Experts believe the companies most susceptible to manipulation are those with a relatively small amount of freely traded stock, known as the free float, making them more volatile.
Hong Kong’s market regulator, the Securities and Futures Commission, warned on June 8 that Goldin Properties Holdings Ltd. stock could “fluctuate substantially” and investors “should exercise extreme caution” because its Chinese billionaire owner and 13 other shareholders own more than 95 percent of outstanding shares.
Even companies not on the official list of stocks eligible for trading on the link, such as Digital Domain, are affected, said David Webb, a former investment banker turned shareholder and corporate governance advocate who believes many mainland Chinese are coming to Hong Kong to open stock trading accounts.
“There are dozens of stocks that are trading far away from fair value,” he said. “It’s a fairly widespread phenomenon at the moment.”
In Hanergy’s case, shares of the solar panel maker backed by Chinese billionaire Li Hejun rose more than sixfold since last summer until May 20, when they suddenly halved in the first hour of trading for no apparent reason, wiping out about half his fortune. The shares are now suspended.
In an interview with Chinese state media released a week later, Li dismissed reports that the company was under scrutiny. The next day, the Securities and Futures Commission took the unusual step of confirming it had launched a formal investigation “into the affairs” of the company.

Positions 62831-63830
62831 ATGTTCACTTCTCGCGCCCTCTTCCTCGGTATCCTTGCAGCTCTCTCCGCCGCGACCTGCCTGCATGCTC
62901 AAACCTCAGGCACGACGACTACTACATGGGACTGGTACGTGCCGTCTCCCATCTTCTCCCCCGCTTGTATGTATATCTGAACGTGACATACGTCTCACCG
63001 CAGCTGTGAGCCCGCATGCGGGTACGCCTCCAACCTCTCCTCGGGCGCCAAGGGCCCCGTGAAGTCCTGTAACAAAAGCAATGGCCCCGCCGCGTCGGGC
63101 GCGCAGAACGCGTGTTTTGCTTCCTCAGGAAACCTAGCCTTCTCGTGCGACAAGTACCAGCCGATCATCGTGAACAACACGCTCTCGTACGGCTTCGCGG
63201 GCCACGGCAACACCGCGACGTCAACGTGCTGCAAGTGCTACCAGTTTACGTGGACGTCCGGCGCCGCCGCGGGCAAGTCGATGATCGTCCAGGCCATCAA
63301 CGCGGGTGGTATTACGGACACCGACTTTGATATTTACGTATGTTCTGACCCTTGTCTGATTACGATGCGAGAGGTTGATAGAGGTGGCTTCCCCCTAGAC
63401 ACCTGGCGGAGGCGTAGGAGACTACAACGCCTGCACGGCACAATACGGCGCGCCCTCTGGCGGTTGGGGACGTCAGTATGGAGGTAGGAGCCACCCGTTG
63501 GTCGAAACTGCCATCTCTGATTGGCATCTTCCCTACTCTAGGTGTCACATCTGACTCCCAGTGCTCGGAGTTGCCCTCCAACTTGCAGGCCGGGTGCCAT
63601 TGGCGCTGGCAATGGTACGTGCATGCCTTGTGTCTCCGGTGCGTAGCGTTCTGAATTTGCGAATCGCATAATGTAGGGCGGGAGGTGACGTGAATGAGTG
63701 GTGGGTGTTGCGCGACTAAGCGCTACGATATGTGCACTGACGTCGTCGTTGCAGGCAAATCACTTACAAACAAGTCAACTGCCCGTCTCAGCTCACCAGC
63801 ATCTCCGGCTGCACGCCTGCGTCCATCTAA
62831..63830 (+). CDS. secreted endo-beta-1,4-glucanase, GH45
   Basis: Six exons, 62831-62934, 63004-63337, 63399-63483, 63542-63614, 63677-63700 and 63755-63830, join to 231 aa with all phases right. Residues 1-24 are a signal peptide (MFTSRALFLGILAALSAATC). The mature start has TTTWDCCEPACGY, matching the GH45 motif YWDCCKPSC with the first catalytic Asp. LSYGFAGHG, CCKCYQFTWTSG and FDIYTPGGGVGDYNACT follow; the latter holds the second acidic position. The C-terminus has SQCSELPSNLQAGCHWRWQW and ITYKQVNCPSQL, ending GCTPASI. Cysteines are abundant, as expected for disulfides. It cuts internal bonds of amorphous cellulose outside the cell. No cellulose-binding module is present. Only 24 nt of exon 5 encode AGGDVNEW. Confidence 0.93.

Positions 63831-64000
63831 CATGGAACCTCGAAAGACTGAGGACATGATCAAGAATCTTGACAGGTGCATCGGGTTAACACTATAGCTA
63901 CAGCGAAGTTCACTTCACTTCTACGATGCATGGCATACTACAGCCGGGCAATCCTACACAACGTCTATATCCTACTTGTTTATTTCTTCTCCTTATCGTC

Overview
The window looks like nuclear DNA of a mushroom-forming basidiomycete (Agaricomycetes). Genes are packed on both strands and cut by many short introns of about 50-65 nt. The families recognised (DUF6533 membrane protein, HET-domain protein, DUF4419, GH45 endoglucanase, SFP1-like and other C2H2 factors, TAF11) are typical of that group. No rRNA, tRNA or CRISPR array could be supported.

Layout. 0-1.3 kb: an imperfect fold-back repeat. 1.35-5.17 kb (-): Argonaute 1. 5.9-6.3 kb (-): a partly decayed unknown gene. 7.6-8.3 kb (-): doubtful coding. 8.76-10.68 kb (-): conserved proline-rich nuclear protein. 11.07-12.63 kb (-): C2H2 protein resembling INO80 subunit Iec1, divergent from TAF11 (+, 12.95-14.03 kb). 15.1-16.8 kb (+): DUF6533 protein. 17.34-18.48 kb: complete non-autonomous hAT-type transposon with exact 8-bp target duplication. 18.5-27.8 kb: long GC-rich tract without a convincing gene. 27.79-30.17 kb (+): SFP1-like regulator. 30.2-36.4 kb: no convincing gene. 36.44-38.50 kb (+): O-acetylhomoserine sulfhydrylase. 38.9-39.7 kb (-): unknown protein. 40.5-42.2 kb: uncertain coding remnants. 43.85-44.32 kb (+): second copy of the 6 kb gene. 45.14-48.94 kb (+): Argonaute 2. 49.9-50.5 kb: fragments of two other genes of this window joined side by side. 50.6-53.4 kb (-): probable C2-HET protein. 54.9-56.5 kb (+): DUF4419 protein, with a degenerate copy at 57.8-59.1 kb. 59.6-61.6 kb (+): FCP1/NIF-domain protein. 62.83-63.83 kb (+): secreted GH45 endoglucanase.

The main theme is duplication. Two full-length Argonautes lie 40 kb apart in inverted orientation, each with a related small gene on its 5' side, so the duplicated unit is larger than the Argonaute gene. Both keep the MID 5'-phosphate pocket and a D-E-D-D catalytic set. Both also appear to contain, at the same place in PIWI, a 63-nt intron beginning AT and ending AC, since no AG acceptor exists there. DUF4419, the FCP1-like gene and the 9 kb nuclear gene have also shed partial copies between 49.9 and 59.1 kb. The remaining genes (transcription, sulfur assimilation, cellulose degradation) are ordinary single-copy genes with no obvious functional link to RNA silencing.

Separately, Goldin Financial Holdings Ltd. and Goldin Properties Holdings Ltd. tumbled more than 40 percent, wiping out a combined $15 billion of market value. Before the crash, the shares had quadrupled, inflating Pan’s personal fortune. Forbes now estimates it at $11.2 billion.
It’s unclear why Hanergy or the Goldin companies plummeted.
Digital Domain’s sell-off appears to have been sparked by rumors that a mainland Chinese businessman linked to the company was arrested.
The businessman, Che Fung, and a partner were the previous owners of the special effects firm but, in an intricate deal, sold their stake two years ago to Digital Domain in exchange for convertible bonds. Under certain conditions the bonds can be exchanged for stock worth nearly half of the company’s enlarged share capital, giving him the potential to become one of the company’s biggest shareholders.
Digital Domain denied “suggestions in certain media reports” that any executive directors or senior management had been arrested recently. It confirmed Che was a bondholder but declined to comment on his status.
“For Digital Domain, this is just a very short term bubble” that popped after the arrest rumors triggered the liquidations by speculators, said Alex Wong, director of asset management at Ample Capital. “The company is selling a concept in virtual reality, so that is a very long term story” not matching the company’s brief spike in valuation.